What Ports Need to be Opened for NTPD?

The Network Time Protocol Daemon (NTPD) is responsible for synchronizing the system clock with a remote NTP server. NTP uses the UDP protocol to communicate with other NTP servers. By default, NTP uses UDP port 123 to communicate with other NTP servers, while NTP clients utilize port 1023.

This article will illustrate the step-by-step procedure to open the ports for NTPD in Linux.

How to Configure Ports for NTPD Servers?

To open UDP port 123 for incoming traffic through the firewall, users can follow the below steps to configure the NTP server and open UDP port 123 for NTPD in Linux:

Step 1: Install NTP Package 

Before opening the ports for NTPD, it is necessary to install the NTP service in the operating system. For this, execute the below commands according to different Linux distributions:

$ sudo apt install ntp   # Ubuntu, Debian and LinuxMint
$ sudo yum install ntp   # CentOS
$ sudo dnf install ntp   # Fedora

The above command visualizes that ntp along with dependent packages has been installed in the operating system.

Step 2: Check the NTP Service

To check if the NTP service is running on the Linux system, utilize the “systemctl” command with the “status” option to check the status of the NTP service:

$ sudo systemctl status ntp

The output shows that ntp services are in an active state.

Note: If the NTP service is not running, start it by executing the “sudo systemctl start ntp” command.

Step 3: Open UDP Port 123 in the Firewall

To allow incoming NTP traffic through the firewall, use the “iptables” command to open the port. For this, the “-p” option specifies the protocol to be UDP, “–dport” specifies the destination port to be 123, and “-j” specifies that the traffic should be accepted:

$ sudo iptables -A INPUT -p udp --dport 123 -j ACCEPT

After executing the above command, it adds a new rule to the INPUT chain of the iptables firewall that allows incoming UDP traffic to port 123.

Step 4: Save the Firewall Rules

To make the firewall rules persistent, users need to save them. For this, install the “iptables-persistent” package to save the current iptables rules:

$ sudo apt install iptables-persistent

This command installs the “iptables-persistent” package, which allows users to save the current iptables rules to a file:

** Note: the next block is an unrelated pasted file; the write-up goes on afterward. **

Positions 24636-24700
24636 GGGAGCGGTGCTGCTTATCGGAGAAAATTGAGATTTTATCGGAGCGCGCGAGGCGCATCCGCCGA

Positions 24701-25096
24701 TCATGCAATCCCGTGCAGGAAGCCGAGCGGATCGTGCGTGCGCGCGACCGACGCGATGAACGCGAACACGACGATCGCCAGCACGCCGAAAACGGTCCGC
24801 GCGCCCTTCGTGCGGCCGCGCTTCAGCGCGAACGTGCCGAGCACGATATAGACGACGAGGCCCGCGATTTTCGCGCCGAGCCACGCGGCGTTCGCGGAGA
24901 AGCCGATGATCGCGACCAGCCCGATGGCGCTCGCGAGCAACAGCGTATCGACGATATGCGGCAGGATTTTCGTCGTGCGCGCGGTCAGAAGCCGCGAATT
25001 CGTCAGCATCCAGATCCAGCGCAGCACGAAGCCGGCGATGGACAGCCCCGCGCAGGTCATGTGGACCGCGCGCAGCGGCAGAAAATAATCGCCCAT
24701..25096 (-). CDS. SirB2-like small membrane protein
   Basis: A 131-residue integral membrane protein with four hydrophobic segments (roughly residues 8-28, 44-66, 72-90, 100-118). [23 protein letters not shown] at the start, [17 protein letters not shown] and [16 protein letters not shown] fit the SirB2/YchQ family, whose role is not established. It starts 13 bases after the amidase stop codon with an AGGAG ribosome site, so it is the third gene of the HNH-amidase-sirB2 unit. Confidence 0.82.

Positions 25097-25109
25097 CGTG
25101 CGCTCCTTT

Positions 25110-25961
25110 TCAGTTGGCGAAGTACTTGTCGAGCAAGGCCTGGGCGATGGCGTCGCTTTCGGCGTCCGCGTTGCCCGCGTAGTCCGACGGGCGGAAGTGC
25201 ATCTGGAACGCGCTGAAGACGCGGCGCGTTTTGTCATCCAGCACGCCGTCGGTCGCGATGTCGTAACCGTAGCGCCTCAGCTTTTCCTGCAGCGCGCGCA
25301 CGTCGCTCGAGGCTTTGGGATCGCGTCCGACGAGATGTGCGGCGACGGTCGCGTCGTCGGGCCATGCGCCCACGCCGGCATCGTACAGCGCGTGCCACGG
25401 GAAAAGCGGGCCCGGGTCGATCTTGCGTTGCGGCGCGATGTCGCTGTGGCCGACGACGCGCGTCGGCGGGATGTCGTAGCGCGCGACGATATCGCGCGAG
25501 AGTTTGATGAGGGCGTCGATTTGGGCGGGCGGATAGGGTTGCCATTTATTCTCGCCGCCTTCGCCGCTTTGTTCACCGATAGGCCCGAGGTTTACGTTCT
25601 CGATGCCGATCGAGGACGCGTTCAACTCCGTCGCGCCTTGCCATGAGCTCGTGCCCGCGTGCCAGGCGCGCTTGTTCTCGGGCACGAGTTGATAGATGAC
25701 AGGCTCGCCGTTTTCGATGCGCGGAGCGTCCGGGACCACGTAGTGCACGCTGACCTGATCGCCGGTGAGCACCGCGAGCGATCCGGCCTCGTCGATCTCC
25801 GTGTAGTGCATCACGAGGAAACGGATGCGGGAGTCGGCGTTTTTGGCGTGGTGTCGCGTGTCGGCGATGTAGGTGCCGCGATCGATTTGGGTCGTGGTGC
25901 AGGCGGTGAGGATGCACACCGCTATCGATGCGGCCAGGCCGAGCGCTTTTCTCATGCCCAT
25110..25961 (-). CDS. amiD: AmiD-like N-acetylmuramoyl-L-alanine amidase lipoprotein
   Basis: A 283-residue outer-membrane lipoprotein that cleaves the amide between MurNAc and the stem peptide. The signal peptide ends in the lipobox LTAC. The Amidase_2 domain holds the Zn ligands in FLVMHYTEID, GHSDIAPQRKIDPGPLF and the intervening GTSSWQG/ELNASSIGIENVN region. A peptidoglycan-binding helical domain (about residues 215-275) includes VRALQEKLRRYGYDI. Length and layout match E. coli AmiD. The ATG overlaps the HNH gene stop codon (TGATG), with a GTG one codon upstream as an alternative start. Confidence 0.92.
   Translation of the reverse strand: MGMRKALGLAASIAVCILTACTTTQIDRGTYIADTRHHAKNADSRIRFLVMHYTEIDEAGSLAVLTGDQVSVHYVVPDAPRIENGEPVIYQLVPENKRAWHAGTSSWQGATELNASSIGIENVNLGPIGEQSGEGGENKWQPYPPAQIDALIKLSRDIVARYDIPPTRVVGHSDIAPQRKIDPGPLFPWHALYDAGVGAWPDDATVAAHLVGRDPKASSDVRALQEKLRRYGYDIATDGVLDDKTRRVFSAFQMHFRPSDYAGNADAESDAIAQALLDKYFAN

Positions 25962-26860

When prompted to save the current rules, choose “Yes” to save them.

Step 5: Verify the Firewall Rules 

To verify the UDP port 123 is open, run the “iptables” command with “L” and “n” options:

$ sudo iptables -L -n

This command lists all the current iptables rules. Users can see a rule that allows incoming UDP traffic to port 123.

How to Configure Ports for NTPD Clients?

To configure ports for NTPD clients in Linux, users need to modify the /etc/ntp.conf configuration file. Follow these steps to configure ports for NTPD clients:

Step 1: Open and Configure the /etc/ntp.conf File 

Open the /etc/ntp.conf file in a nano editor with root privileges. Locate the line that starts with the “restrict” keyword. This line defines the default access restrictions for incoming NTP packets. 

$ sudo nano /etc/ntp.conf

Add the following line after the restrict line to specify the port number “1023” for incoming UDP traffic:

listen on ens33 1023 udp

Save the changes to the /etc/ntp.conf file and exit the text editor.

Step 2: Restart the NTP Service

Restart the NTP service for the changes to take effect. The “systemctl” command is utilized with the “restart” option as below:

$ sudo systemctl restart ntp

Hence, the ntp services have been restarted and NTP clients use the specified UDP port number.


By default, NTPD uses UDP port 123 for NTP servers and 1023 port for NTP clients.These ports need to open to allow incoming NTP traffic through the firewall. It adds a new/updated rule to the iptables firewall that allows incoming UDP traffic. This article has illustrated step-by-step instructions to open the UDP port for NTP servers and clients in Linux.